Story by Serena Bettis. Originally published by The Collegian.
Great Conversations explores technology, partisan divides
Great Conversations kicked off its 24th season with a community conversation in the Lory Student Center Theatre Sept. 26, focusing on the question “Does technology create or heal partisan divides?”
Panelists Evan Elkins, assistant professor of communication studies, Michael Humphrey, assistant professor of journalism and media communication and Jessie Luna, assistant professor of sociology, tackled this question alongside members of the Colorado State University community.
“Great Conversations is one of the touchstones of the College of Liberal Arts,” said Ben Withers, dean of the College of Liberal Arts at CSU. “It was started as a way of sharing with the community some of the research and great teaching that we have in the college.”
To start the night off and get the conversation rolling, speakers shared their thoughts and backgrounds on the topics at hand.
WHAT IS IT THAT WOULD DRIVE PEOPLE TO BE DRIVEN APART BY A GIVEN TECHNOLOGY?”-Jessie Luna, assistant professor of sociology
“I think about the individual who appears in the social media space,” Humphrey said. “What I often think about most is how a story develops from the actions that they take in those digital spaces over time, whether they intend a story to develop or not.”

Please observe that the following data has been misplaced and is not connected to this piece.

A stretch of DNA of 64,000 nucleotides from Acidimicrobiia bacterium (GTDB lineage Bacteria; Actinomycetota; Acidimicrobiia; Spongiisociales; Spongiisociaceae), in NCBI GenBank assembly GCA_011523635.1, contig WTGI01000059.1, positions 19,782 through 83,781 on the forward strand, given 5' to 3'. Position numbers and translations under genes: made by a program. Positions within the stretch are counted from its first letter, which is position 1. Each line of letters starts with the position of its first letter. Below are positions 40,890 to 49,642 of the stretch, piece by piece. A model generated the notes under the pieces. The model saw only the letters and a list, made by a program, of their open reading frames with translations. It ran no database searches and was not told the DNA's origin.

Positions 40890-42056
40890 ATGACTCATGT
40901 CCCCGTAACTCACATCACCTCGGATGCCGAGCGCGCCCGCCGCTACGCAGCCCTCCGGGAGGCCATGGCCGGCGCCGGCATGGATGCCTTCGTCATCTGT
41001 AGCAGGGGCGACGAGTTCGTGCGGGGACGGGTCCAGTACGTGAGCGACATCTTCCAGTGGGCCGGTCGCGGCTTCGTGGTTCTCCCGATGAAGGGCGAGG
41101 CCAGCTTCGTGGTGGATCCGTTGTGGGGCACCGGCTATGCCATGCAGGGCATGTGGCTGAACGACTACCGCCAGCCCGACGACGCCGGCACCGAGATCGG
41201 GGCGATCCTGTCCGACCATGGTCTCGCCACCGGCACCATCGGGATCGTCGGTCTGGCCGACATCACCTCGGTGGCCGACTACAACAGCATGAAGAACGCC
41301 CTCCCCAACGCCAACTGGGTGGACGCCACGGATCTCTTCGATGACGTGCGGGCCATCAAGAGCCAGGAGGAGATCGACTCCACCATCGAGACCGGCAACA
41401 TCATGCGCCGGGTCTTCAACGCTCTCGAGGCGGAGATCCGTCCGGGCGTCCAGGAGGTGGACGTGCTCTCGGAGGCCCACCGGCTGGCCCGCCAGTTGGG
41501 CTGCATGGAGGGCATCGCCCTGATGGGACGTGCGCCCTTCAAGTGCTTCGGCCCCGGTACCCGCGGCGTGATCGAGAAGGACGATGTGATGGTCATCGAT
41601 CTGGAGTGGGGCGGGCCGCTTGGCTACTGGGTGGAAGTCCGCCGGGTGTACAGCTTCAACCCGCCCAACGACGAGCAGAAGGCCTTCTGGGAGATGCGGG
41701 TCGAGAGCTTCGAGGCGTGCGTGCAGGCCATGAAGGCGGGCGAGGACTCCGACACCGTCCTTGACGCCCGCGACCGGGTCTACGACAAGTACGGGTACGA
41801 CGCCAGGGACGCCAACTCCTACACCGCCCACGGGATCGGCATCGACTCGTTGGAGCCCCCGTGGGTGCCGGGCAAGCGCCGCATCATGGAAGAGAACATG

Interacting with the audience throughout the night, the speakers probed the given question. They explored what defines technology, which technologies are most impactful and, on a more philosophical note, whether technologies experience consciousness.
“One of the things that I think it’s interesting for us to explore is … what is it that would drive people to be driven apart by a given technology?” Luna asked.
Without definitively answering the posed question, the speakers discussed where they see partisan or social divides in technologies related to their fields.
Luna said she sees more divides between urban and rural communities when debating pesticides and GMOs than between political parties.
“Views on technologies like genetically modified crops, also on vaccines, don’t actually fall neatly along partisan lines when you look at the research on it,” Luna said. “There’s actually people on both sides who are quite critical of those kinds of technologies for different reasons.”
Along with environmental issues, the speakers discussed artificial intelligence, social media use and matters that affect the globe and not just the United States.
“Seeing the term ‘partisan divide,’ it can be easy to kind of default into this U.S.-based, liberal-conservative, Democrat-Republican perspective on things,” Elkins said. “But I think we’ve covered a wide range of geographical and historical examples and context here.”
The Great Conversations series is not meant to provide a solution to a question or problem, but rather facilitate engaging discussions.
“One of the important motifs of the night is … the understandings, the literacies, the contexts that we, in our educational system in the College of Liberal Arts, help our students understand,” Withers said.